Wild Things

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It’s amazing how beautiful so many little things are when you’re walking in the woods: cones and acorns, seeds and pods, things that used to be flowers… You can take pictures of them but , somehow, two dimensions doesn’t seem to do them justice.  So sometimes, you pick them up and stick them in your pockets.  I don’t know about you, but I have tons of things I’ve picked up and brought home just because they’re so beautiful.

The idea of making wreaths with them sprouted from when I first came to Spoutwood Farm years and years ago: hired to make dried flower wreaths to sell at shows.  Funny.  Now, dried things, wreaths again … full circle.

When I first started doing this a few weeks ago,  the beauty was my only thought. But as I gathered all these beautiful little ones and started to work with them, I felt their influences in other ways and realized that all of them had that thing that other cultures might call “medicine.” I realized that being drawn to make wreaths out of brambles was a garnering of protection medicine; that other beings that jumped into my pockets and baskets were embodiments of toughness and nurturing and strength and endurance and prosperity … qualities that I wanted. So I thought that perhaps all these little guys were wanting to share their medicine with me and with other people too. So, here they are. Their aim: to pass along to any who feel attracted to or in need of such earthy and arcane things, the power and example of their essences and symbology… or perhaps of just their beauty.

In these wreaths you’ll find,

  • Wisteria, Honeysuckle and Wild Grapevine for persistence and prosperity, even proliferation … and sweetness
  • Brambles for protection
  • Hosta flowers and Japanese Knotweed for burgeoning hardiness even in the face of persecution, difficult environs or the appetites of others
  • The burs of the American Chestnut trees that endure even in the face of disease.
  • Red oak leaves and acorns for their towering strength and nurturing.
  • Rose O Sharon that symbolizes beauty.
  • Pine cones that have been nibbled by squirrels and chipmunks and so nourished them
  • Wild mint for simple joy
  • Mullein for breathing
  • Asters for patience and elegance
  • Dried corn kernels for plenty and prosperity
  • Budding branchlets for new endeavors
  • Beautifully colored bracket fungi, that grow and take life from trees that have died: life come from death… a new beginning from an ending.
  • Plus all the many nameless woods weeds for the parts of us that perhaps the rest of the world would call useless or unimportant but that are nonetheless beautiful and amazing and necessary no matter what anyone else thinks.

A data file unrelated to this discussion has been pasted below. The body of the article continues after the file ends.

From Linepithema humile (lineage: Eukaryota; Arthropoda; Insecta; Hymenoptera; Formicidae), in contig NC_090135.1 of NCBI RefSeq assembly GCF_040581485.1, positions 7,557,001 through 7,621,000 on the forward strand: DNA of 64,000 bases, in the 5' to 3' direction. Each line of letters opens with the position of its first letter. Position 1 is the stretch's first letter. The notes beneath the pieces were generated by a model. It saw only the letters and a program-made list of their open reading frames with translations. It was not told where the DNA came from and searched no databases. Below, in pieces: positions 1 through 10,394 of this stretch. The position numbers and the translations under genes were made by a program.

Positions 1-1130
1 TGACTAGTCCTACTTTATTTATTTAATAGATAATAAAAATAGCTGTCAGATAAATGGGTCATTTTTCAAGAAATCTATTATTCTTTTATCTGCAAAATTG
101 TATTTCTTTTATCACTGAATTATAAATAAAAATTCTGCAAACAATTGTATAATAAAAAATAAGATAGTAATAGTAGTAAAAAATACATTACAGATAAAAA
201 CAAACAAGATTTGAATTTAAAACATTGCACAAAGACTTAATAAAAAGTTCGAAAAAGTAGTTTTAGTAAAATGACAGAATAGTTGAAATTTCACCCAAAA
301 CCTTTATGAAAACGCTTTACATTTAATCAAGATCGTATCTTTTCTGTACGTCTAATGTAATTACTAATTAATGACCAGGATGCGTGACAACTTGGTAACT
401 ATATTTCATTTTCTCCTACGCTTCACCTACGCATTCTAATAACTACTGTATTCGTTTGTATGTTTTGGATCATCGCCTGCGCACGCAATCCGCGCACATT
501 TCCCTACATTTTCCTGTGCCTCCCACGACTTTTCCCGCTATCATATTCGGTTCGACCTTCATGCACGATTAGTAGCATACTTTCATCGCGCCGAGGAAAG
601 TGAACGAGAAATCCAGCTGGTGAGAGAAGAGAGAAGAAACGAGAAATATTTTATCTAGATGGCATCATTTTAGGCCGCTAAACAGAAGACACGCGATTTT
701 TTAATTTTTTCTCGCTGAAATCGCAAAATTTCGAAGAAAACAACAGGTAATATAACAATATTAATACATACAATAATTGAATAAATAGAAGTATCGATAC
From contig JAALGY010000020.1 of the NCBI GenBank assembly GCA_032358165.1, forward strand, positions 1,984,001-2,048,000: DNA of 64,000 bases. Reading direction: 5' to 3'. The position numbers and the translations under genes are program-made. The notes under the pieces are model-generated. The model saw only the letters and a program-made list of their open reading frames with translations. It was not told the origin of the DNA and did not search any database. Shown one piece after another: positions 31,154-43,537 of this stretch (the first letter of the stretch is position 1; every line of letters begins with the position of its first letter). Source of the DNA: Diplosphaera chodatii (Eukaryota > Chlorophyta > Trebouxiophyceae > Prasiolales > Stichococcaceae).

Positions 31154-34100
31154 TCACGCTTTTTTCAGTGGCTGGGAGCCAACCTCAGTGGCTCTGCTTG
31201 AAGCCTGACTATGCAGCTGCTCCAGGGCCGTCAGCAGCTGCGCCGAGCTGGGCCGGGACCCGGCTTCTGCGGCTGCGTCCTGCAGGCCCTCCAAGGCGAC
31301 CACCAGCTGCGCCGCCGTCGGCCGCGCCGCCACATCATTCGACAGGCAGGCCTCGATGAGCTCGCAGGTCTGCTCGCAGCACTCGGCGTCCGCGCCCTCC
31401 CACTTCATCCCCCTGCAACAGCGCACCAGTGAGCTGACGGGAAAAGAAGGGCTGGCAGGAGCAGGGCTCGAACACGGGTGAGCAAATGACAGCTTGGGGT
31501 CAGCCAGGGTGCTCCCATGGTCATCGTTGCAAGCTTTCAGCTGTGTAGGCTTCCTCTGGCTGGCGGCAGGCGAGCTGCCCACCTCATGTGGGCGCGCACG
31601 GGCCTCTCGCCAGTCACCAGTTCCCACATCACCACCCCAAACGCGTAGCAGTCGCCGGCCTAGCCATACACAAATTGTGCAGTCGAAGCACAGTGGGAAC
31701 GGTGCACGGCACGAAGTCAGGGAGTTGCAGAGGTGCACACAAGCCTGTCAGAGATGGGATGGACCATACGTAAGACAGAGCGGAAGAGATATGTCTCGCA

• And, finally, cast off vintage bits and bobs to stand for our old habits, memories and experiences; things that we have discarded or forgotten (on purpose?) … that perhaps we thought we were done with, yet keep cropping up from time to time.   Perhaps we felt we wanted to get rid of them, put them away from us, deny them. And yet, unexpectedly … even unwelcome… here they are again … and again.   Just maybe, we need to honor these lessons or experiences or struggles as parts of us, pieces of our journey.  Schoolings that spiral around to us again and again so we don’t forget or so we can learn to be unafraid of them or even unashamed of them. They are a part of us. And part of what makes us beautiful in the eyes of the universe.

And so, now, this is it: The last year that our favorite Fairie Festival will be held at Spoutwood Farm.

It’s so wild that it’s been 27 years.
So wild that it’s grown as big as it has: 10,000 to 20,000 people attending, (depending on the weather).
So wild that it’s now both the biggest and the oldest Fairie Festival in the country.
So wild … and so sad … that this is the last one that Spoutwood will host.

Perhaps in honor of this event … or because of it … this somber but honorable event … these new wild beings have come to join us in our booth at Fairie Festival: woods weeds, wintered garden pods, wild field fare and a few cast offs that have twisted and wound and bound themselves into spiraling wreaths of beauty, protections, blessings, wishes and intentions.

Come and see!
Come and meet these wild things.
Maybe make a new friend.

Wild Hawthorn in the Fairie Garden (nearside of the farmhouse)
Fairie Festival at Spoutwood Farm May 4th,5th, & 6th.

 

 

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